26. LogicFan, I think I’m also a little confused about how your students are so outside of society that they aren’t influenced by its norms and attitudes. Also, I have bad news about whether these reactions happened in a state that prides itself on being super liberal. When I was in school in Massachusetts, there was almost one domestic homicide each week in that state alone. Violence against women is pervasive in our culture.

  27. Although I’ve taught the abortion debate early on as a TA, I was too naive at the time to be sensitive to these concerns. Without even noticing it, I simply assumed I knew basically where my students were coming from and that for them, as for me, these were just more academic questions – being personal only in the sense of attaching to their religious or political affiliations.

    More recently, when designing my own ethics syllabus, I shied away from including abortion as an applied ethics topic for many of the reasons discussed. But I also worried that I was being intellectually dishonest. After all, I was spending the first part of the course insisting to the students that these dry ethical theories propounded by dead white guys could provide a reasoned way for addressing real moral questions that affect their lives. And yet here I was, queasy about discussing a topic, precisely out of the fear that it might actually involve real choices in someone’s life. (Ultimately I included abortion on a list of topics for the students to vote on – happily it wasn’t selected).

    I guess I remain undecided about whether, ideally, the abortion debate ought to be part of an introductory ethics curriculum. Teaching it well is surely be a great achievement, and a great benefit to our students, for the reasons beta gives at 13. But surely the considerations raised by Kathleen Lowrey, ajfifth, diana, etc. show that this is an advanced pedagogical task, and one we should be wary of throwing TAs (or, sometimes even ourselves) into such treacherous territory without adequate pedagogical experience or training.

  28. diana–

    I didn’t say that my students are “so outside of society that they aren’t influenced by its norms and attitudes”. On the contrary, they are well within society, and they are certainly influenced by its norms and attitudes.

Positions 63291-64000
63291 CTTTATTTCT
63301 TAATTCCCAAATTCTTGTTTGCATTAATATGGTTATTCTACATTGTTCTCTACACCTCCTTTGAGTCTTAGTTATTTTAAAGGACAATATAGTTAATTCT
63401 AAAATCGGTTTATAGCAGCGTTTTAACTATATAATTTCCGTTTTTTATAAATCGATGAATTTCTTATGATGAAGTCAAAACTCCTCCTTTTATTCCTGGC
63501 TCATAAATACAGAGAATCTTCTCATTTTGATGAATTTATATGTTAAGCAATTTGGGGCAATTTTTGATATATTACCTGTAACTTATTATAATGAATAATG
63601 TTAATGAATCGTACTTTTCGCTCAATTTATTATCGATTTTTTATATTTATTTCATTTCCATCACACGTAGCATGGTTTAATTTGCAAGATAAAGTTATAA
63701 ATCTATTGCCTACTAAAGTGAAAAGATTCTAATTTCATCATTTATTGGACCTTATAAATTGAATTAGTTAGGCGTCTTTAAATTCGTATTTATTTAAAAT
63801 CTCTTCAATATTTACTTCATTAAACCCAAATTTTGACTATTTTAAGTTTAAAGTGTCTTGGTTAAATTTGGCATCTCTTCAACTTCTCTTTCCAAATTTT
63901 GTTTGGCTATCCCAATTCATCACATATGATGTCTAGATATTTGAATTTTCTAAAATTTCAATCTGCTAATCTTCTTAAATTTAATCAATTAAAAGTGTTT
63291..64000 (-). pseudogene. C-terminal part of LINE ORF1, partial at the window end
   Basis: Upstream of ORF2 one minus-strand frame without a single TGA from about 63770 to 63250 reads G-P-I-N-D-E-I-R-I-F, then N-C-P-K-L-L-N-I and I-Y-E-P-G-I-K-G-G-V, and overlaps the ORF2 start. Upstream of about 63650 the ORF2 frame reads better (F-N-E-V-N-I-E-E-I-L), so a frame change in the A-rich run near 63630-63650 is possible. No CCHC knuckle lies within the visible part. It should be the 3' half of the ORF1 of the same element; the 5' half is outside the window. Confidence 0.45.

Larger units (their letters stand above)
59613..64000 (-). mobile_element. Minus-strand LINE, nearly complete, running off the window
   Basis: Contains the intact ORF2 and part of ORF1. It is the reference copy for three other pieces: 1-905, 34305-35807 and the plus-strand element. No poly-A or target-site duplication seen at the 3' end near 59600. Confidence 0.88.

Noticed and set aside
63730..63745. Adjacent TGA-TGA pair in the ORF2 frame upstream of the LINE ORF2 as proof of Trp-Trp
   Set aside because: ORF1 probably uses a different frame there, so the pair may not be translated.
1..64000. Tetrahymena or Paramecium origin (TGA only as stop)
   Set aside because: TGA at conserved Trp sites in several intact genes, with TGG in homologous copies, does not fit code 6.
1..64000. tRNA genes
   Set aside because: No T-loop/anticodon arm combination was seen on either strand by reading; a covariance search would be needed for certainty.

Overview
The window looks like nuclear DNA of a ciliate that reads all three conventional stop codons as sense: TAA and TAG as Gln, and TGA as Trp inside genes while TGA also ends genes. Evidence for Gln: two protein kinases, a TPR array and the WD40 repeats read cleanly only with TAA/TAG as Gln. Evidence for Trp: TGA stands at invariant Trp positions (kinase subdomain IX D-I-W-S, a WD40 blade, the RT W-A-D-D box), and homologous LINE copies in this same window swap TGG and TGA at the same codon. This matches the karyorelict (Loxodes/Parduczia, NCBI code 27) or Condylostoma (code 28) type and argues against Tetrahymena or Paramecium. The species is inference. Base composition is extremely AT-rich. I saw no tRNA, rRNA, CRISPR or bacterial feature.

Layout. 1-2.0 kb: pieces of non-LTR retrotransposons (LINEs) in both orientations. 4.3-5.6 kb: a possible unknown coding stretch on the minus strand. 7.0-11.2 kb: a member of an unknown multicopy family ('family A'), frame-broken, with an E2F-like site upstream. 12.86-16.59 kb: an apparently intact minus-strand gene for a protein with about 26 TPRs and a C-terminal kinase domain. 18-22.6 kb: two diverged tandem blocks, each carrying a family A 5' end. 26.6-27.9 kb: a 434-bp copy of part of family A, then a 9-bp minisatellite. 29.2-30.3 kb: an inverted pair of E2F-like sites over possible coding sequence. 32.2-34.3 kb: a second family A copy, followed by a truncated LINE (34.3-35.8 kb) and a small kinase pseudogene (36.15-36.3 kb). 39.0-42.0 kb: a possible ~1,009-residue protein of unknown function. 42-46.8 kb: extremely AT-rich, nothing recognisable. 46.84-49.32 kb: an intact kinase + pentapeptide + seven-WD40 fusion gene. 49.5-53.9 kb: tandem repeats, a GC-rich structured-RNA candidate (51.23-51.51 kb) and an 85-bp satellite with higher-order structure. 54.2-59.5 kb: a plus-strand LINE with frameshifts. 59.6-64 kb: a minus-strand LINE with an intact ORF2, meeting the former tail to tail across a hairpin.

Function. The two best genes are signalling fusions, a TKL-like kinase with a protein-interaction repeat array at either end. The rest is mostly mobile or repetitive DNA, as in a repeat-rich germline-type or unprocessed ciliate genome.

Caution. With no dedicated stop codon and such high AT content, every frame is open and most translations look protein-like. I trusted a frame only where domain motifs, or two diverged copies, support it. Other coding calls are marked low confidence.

I will further stipulate that one of these “norms and attitudes” is abusive violence toward women who have had an abortion. (I sort of disagree with this proposition, for the reasons given above, although I agree with your assertion that violence against women is pervasive in our culture. I’d rather just put it that violence is pervasive in our culture.)

    What I said was that my students would not react to the admission that one among them had an abortion with abusive violence. Just as you are doubtless influenced by society’s norms and attitudes to some extent, but, I assume, would never be violent toward a woman because she had procured an abortion, the same is case with my students.

    I hope that this clarification is helpful.

  29. Here’s a question I’ve had as I read through all of your (very helpful) comments. My won relationship to teaching the abortion debate is very much like Derek’s. I’m familiar with only the really classic literature since this is not my area of specialization though it is a course that I must teach at least once a year (usually twice). So I wanted to ask for suggestions about articles that actually are sensitive to the many ethical issues surrounding abortion (I’ve always liked that Judith Thomson’s piece at least acknowledged straightforwardly that the status of the fetus was just one of the issues that could bear on the issue) and also, beyond exploring the multifaceted nature of the debate was also written in a way that didn’t treat abortion as a purely academic puzzle (as I admit that I used to when I taught this topic). I would love a piece that did both of these things.